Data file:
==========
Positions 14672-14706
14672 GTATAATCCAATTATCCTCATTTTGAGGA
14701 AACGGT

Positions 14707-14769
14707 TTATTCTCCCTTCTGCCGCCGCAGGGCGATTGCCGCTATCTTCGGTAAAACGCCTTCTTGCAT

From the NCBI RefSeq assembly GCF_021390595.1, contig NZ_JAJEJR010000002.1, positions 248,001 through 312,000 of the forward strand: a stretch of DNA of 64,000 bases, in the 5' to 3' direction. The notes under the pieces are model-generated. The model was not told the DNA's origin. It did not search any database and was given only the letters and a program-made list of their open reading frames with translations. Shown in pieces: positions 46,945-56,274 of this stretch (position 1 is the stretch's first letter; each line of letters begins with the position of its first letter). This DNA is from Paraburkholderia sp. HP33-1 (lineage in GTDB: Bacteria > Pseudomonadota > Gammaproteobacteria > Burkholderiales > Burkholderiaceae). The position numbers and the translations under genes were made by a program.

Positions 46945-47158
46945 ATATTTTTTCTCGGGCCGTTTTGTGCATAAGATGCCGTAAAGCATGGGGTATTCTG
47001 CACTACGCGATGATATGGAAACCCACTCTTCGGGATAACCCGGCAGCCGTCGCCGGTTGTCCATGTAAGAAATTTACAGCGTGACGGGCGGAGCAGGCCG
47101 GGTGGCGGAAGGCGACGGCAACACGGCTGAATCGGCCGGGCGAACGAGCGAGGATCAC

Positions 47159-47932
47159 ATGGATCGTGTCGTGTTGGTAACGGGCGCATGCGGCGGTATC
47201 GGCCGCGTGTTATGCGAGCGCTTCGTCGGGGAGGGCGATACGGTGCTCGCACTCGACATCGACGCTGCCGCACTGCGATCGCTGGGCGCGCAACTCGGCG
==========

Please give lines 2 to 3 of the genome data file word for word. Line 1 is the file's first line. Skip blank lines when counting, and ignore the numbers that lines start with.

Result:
14672 GTATAATCCAATTATCCTCATTTTGAGGA
14701 AACGGT